Return of capital

 

30.10If there is to be a return of capital on a winding up of the Company, holders of Class A shares will be entitled to receive, out of the assets of the Company available for distribution to holders of shares, in respect of each Class A share held, a cash payment equal to the sum of:

 

(a)the amount of any Dividend (whether declared or not) calculated on a daily basis (assuming a 365 day year) throughout the period from and including the date of the preceding Dividend Payment Date to the date of commencement of the winding-up; and             

(b)the Face Value,

 

before any return of capital is made to holders of Ordinary Shares or any other class of shares ranking behind the Class A shares.

 

Class A shares do not confer on their holders any right to participate in profits or property except as set out in the provisions of Rule 30.

 

Shortfall on Winding Up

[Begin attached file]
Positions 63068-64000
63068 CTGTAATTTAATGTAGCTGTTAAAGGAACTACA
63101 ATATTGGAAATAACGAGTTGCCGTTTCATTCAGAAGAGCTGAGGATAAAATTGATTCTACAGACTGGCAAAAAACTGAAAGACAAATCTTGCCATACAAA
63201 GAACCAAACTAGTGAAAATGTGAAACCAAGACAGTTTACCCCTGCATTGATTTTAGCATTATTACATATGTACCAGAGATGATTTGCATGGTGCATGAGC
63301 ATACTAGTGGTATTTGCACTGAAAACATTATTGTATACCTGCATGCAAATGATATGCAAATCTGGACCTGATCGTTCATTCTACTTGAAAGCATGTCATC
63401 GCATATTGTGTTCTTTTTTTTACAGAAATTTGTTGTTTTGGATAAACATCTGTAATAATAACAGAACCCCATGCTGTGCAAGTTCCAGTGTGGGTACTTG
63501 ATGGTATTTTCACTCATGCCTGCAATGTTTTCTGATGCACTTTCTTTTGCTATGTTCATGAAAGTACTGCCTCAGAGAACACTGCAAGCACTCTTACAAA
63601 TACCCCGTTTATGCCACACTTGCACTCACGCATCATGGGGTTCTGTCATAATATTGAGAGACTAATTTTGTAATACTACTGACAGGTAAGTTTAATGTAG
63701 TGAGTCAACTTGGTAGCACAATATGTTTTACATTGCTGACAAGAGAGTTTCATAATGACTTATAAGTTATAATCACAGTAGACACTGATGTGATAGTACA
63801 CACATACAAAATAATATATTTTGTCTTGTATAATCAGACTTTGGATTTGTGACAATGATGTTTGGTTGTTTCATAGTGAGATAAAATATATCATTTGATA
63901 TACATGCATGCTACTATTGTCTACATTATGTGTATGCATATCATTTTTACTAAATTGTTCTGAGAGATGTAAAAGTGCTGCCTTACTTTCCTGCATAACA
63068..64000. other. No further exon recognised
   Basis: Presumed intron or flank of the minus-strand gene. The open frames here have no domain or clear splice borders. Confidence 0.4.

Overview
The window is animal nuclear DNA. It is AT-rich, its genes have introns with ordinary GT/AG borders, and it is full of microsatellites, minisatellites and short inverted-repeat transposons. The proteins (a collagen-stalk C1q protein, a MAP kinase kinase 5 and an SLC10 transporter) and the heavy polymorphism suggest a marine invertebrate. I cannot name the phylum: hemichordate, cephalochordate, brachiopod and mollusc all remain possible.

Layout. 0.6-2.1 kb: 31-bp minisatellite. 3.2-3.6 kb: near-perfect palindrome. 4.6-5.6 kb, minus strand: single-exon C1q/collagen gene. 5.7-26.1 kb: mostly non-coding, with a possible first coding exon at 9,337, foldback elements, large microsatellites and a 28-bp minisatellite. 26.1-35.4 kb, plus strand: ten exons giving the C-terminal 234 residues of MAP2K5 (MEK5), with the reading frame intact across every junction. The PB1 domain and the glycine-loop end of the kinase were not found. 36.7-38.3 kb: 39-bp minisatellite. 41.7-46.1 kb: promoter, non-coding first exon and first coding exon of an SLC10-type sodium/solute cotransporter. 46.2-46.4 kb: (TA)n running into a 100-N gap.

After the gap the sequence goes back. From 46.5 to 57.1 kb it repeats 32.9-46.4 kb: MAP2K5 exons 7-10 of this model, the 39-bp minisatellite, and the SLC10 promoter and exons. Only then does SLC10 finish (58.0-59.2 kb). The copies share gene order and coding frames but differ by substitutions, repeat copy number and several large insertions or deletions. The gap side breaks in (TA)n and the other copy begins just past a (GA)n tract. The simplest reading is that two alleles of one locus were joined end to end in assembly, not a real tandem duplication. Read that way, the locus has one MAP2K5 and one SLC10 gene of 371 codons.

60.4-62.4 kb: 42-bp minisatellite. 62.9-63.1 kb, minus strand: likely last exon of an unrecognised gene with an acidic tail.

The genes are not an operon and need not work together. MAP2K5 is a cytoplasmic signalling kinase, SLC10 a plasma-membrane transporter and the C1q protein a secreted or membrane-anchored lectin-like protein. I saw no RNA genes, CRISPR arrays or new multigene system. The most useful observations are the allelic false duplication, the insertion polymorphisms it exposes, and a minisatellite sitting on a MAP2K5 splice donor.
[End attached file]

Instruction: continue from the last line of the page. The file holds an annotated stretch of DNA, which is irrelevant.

30.11If, upon a return of capital, there are insufficient funds to pay in full the amounts referred to in rule 30.10 and the amounts payable in respect of any other shares in the Company ranking as to such distribution equally with the Class A shares on a winding-up of the Company, the holders of the Class A shares and the holders of any such other shares will share in any distribution of assets of the Company in proportion to the amounts to which they respectively are entitled.

 

Participation in Surplus Assets

 

30.12The Class A shares do not confer on their holders any further right to participate in the surplus assets of the Company on a winding-up.

 

Restrictions on Dividends on Other Issues

 

30.13The Company must not, without approval of a special resolution passed at a separate meeting of holders of the Class A shares:

 

(a)declare or pay a cash dividend or make any distribution on any share capital over which the Class A shares rank in priority for participation in profits if the Dividend payable in either of the four quarterly periods immediately preceding the cash dividend or distribution has not been paid or otherwise satisfied in full; or